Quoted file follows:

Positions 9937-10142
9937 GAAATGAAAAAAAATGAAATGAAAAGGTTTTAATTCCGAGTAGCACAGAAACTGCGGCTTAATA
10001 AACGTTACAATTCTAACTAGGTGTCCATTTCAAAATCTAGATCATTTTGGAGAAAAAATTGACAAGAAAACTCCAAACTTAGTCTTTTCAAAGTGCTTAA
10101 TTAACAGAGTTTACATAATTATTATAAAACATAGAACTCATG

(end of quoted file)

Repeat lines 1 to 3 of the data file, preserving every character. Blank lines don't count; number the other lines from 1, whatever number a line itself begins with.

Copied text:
Positions 9937-10142
9937 GAAATGAAAAAAAATGAAATGAAAAGGTTTTAATTCCGAGTAGCACAGAAACTGCGGCTTAATA
10001 AACGTTACAATTCTAACTAGGTGTCCATTTCAAAATCTAGATCATTTTGGAGAAAAAATTGACAAGAAAACTCCAAACTTAGTCTTTTCAAAGTGCTTAA